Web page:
Every student should make at least one oral presentation (perhaps a solution of a homework problem) in class during the semester. Again, having this as a requirement may be unrealistic, but I want to encourage both oral and written exposition of mathematics.

The assignments are textbook problems unless otherwise indicated. (For example, "FL" means the First Lecture notes.)

9/3/97 9/8/97 FL p.1:ii; FL p.3: ii & iii
9/10/97 9/15/97
1:4.28, 4.37, 4.38, 4.61, 5.23, 5.27
9/17/97 9/24/97 3:6.9, 6.12, 6.22, 6.27
9/24/97 10/1/97 3:6.48, 6.53; 4:4.17, 4.18

Pace of the course & syllabus

Our progress will depend on the clarity of the lectures and their reception by students. I'll try to stick to the text's presentation for much of the course. Here's my first pass at the schedule. Note that a semester course at Rutgers meeting twice a week has only 28 meetings, and that there should be exams and perhaps student presentations. Clearly more thinking should be done, but the course will probably move fast enough.

Topic Reading Date
1 The first lecture Notes 9/3/97
2 The algebra of complex numbers and some elementary functions I 9/10/97
3 A bit about topology, especially continuity II 9/15/97
4 Complex differentiability; the Cauchy-Riemann equations III:1-2 & 5 9/15/97
5 Partial derivs & differentiability
6 Harmonic conjugates; meeting logarithm III:3,4 9/22/97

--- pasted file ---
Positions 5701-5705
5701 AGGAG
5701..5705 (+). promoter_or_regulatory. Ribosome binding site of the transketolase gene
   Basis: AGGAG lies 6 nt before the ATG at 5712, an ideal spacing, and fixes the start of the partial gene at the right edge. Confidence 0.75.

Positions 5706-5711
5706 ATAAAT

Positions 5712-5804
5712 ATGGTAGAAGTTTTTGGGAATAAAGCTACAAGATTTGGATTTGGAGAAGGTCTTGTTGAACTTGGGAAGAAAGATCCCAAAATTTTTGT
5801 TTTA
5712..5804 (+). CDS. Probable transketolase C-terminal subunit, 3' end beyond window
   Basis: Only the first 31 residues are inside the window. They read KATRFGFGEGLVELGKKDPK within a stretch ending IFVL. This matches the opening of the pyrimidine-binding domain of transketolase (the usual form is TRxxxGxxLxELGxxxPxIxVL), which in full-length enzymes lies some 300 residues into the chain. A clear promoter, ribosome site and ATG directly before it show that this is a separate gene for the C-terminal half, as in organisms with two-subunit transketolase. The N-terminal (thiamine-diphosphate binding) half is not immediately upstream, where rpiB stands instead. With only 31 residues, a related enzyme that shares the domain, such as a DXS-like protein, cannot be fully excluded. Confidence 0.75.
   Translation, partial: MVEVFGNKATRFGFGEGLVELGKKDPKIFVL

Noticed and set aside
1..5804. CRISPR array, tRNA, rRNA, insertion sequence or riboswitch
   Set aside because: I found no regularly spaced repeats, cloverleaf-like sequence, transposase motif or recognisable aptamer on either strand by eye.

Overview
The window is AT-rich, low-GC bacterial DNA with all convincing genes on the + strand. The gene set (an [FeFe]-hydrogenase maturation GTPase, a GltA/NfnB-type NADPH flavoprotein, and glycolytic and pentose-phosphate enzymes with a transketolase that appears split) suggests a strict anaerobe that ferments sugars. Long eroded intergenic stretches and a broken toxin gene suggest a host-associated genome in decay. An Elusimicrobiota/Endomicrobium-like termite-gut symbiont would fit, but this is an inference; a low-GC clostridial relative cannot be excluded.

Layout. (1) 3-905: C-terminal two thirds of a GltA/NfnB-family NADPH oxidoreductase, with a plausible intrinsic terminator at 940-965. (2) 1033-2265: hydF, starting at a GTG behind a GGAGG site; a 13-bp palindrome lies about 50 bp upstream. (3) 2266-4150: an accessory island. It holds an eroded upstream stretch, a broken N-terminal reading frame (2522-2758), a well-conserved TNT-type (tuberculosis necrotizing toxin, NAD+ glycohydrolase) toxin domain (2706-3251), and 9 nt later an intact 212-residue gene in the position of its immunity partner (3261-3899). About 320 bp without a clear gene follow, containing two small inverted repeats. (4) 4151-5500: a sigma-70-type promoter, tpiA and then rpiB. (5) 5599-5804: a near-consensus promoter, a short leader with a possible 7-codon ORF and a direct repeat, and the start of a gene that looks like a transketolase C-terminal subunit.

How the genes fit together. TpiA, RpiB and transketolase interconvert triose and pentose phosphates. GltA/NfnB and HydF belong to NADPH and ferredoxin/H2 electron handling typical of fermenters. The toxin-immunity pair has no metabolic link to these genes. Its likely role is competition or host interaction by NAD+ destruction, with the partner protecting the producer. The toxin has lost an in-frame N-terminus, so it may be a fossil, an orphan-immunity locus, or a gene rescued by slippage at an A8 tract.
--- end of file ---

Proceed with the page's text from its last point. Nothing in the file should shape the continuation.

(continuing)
7 Paths and integrals along paths IV:1-2 9/24/97
8 Primitives and integrals; Green's Theorem implies ... IV:2 9/29/97
9 Technicalities & the Goursat proof V:1 10/1/97
10 A Cauchy TheoremV:1 10/6/97
11 Winding number and another Cauchy Theorem V:2 10/8/97
12 Derivatives and consequences: Morera, Schwarz reflection, Cauchy estimates, Liouville, Maximum Modulus, Schwarz Lemma, etc. V:3 10/13/97
13 10/15/97
14More consequences: Schwarz, Max Mod, unif conv, etc.
15Branches of logarithm & arctan; their Riemann surfaces. Automorphisms of the unit diskV:4 10/22/97
16Homotopy, contactibility, simple connectivity: a homotopy Cauchy theoremV:6-7 10/27/97
17The hard part of a homology Cauchy TheoremV:5 10/29/97
18Discussion of real analyticity; beginnings of complex power seriesVI:1 11/3/97
18 Weierstrass M-test; u.c.c. convergenceVII:1-3 11/5/97
19 Power series and Taylor seriesVII:3
20 Laurent series VII:3
21 Behavior near a point; discrete level sets; analytic continuation. VIII:1
22 Isolated singularities VIII:2
23 The Residue Theorem; some computations VIII:3
24 Consequences: Rouche's Theorem, the argument principal, the open mapping theorem VIII:3
25 Conformal mapping; automorphism groups of some domains IX:1
26 The extended plane; Moebius mappings VIII:4 & IX:2
27 More conformal maps IX:2
28 Normal families VII:4
29 The Riemann Mapping Theorem IX:3
30 D-bar & analytic alternatives to homo{logy/topy}; Harmonic functions ??

What we really did ...

We certainly covered all of the material in the first 24 lectures listed above, and a selection of the material beyond that. More homework was given than is indicated above. We also discussed and proved the Mittag-Leffler Theorem and Weierstrass's Theorem (for the whole plane) and some of their consequences. In addition, some students gave short reports on several topics. We did not study conformal mappings or Moebius mappings enough.

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Maintained by and last modified 9/3/97.